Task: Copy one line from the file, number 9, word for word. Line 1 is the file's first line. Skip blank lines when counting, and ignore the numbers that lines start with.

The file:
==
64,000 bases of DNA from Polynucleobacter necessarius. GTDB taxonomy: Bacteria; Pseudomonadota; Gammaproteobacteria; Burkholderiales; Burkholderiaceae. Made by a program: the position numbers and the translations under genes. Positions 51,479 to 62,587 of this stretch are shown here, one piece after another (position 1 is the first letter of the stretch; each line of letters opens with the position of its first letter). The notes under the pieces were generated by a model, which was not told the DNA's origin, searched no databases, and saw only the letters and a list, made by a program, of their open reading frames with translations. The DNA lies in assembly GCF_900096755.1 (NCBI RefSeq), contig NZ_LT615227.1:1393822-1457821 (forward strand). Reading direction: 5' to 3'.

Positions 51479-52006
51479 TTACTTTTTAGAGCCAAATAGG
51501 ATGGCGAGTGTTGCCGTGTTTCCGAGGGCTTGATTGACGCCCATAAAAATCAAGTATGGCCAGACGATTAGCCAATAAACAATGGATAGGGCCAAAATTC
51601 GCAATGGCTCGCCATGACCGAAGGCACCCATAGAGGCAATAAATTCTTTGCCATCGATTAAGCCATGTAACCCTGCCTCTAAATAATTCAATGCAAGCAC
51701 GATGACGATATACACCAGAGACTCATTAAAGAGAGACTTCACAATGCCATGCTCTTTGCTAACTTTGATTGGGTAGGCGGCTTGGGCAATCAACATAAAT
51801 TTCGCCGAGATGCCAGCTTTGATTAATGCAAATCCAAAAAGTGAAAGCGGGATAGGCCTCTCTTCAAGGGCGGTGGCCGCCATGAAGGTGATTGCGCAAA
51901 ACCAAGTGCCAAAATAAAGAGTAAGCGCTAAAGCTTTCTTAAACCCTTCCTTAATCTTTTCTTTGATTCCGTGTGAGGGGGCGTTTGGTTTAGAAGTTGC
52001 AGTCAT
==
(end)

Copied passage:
52001 AGTCAT